Training can significantly improve performance on even the most basic visual tasks, such as detecting a faint patch of light or determining the orientation of a bar (for reviews, see [1, 2]). The neural mechanisms of visual learning, however, remain controversial. One simple way to improve behavior is to increase the overall neural response to the trained stimulus by increasing the number or gain of responsive neurons. Learning of this type has been observed in other sensory modalities, where training increases the number of receptive fields that cover the trained stimulus [3, 4]. Here, we show that visual learning can selectively increase the overall response to trained stimuli in primary visual cortex (V1). We used functional magnetic resonance imaging (fMRI) to measure neural signals before and after one month of practice at detecting very low-contrast oriented patterns. Training increased V1 response for practiced orientations relative to control orientations by an average of 39%, and the magnitude of the change in V1 correlated moderately well with the magnitude of changes in detection performance. The elevation of V1 activity by training likely results from an increase in the number of neurons responding to the trained stimulus or an increase in response gain.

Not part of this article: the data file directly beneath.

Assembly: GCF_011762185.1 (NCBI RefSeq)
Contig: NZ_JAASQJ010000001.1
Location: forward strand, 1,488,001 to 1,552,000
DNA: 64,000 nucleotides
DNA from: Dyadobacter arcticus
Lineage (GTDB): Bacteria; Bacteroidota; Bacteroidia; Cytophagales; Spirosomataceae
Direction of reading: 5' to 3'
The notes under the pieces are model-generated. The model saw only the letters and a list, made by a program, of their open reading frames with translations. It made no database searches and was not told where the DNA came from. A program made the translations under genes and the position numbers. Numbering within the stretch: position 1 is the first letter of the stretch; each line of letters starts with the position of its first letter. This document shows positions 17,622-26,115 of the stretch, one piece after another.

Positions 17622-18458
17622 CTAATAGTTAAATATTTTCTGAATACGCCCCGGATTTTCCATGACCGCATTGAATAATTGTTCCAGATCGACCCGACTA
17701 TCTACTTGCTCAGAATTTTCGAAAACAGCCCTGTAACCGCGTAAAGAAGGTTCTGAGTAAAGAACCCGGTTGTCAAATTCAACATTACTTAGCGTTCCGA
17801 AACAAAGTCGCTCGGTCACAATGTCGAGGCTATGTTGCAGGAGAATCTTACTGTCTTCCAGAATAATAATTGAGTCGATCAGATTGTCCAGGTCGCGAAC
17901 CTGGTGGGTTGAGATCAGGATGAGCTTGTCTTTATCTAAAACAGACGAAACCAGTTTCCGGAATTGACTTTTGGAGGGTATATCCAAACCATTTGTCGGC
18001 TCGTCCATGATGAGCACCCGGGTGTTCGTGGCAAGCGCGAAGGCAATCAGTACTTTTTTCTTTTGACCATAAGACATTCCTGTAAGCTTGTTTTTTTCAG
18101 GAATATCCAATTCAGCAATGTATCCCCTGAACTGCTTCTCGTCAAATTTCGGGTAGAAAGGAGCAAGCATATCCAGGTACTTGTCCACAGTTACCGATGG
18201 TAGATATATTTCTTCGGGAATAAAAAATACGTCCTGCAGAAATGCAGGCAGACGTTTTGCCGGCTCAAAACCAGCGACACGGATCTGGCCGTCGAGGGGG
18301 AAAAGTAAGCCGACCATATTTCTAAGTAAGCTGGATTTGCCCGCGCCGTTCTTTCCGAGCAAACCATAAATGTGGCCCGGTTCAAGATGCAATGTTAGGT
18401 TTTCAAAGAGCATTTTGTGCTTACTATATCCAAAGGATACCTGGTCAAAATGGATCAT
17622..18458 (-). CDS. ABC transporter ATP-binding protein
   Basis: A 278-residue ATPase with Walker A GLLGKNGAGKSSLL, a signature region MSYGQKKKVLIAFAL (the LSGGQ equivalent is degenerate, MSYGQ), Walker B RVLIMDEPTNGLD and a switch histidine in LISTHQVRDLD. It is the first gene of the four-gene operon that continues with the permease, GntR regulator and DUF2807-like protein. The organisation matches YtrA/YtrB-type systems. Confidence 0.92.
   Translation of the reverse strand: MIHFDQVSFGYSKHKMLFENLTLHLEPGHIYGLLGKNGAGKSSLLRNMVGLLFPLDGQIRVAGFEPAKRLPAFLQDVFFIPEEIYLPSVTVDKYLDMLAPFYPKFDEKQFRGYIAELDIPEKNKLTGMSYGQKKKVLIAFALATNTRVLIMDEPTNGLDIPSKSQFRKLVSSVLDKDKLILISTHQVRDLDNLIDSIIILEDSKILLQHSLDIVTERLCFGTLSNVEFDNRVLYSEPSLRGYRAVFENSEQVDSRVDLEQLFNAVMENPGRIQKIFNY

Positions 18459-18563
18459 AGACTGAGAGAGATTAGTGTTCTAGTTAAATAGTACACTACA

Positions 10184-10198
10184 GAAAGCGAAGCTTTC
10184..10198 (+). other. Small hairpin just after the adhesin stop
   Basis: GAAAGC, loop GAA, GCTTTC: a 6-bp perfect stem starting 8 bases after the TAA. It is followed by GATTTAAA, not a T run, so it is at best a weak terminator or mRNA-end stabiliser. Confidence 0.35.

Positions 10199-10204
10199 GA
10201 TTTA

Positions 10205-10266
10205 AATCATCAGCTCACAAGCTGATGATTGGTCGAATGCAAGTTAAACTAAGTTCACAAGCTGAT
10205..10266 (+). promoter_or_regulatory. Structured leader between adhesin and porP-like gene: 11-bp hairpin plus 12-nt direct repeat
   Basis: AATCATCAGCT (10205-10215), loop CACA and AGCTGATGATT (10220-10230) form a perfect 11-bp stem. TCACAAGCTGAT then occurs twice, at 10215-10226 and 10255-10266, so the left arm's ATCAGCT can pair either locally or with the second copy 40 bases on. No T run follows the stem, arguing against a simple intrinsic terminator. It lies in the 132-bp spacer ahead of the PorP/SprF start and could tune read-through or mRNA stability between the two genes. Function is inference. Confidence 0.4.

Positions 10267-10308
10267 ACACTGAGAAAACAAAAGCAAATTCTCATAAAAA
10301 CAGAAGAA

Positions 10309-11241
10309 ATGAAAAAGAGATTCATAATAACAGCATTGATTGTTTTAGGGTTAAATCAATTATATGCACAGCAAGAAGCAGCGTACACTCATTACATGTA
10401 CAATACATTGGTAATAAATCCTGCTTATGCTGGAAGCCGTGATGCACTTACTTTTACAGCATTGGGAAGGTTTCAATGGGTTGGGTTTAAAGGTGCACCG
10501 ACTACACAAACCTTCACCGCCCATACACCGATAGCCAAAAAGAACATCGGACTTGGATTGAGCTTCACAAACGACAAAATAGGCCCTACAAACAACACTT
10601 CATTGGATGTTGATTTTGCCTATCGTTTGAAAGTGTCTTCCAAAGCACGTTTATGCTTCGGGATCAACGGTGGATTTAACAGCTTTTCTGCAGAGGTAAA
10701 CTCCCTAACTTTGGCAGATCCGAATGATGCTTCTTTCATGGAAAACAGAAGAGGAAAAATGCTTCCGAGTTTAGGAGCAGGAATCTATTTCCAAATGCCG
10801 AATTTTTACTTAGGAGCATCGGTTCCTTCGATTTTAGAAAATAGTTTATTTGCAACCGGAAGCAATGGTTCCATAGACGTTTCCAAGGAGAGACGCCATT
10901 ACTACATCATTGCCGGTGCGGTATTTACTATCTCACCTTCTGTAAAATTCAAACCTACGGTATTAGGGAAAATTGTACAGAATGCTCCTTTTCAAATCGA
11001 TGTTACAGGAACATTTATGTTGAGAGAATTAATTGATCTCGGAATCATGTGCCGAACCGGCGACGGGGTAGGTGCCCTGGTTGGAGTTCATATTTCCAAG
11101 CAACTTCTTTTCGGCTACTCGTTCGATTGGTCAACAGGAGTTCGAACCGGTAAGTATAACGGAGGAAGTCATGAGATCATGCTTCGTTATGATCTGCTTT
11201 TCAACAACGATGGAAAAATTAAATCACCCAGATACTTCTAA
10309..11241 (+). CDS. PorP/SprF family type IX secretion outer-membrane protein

Furmanski, C. S., Schluppeck, D., & Engel, S. A. (2004). Learning strengthens the response of primary visual cortex to simple patterns. Current Biology, 14(7), 573–578. https://doi.org/10.1016/j.cub.2004.03.032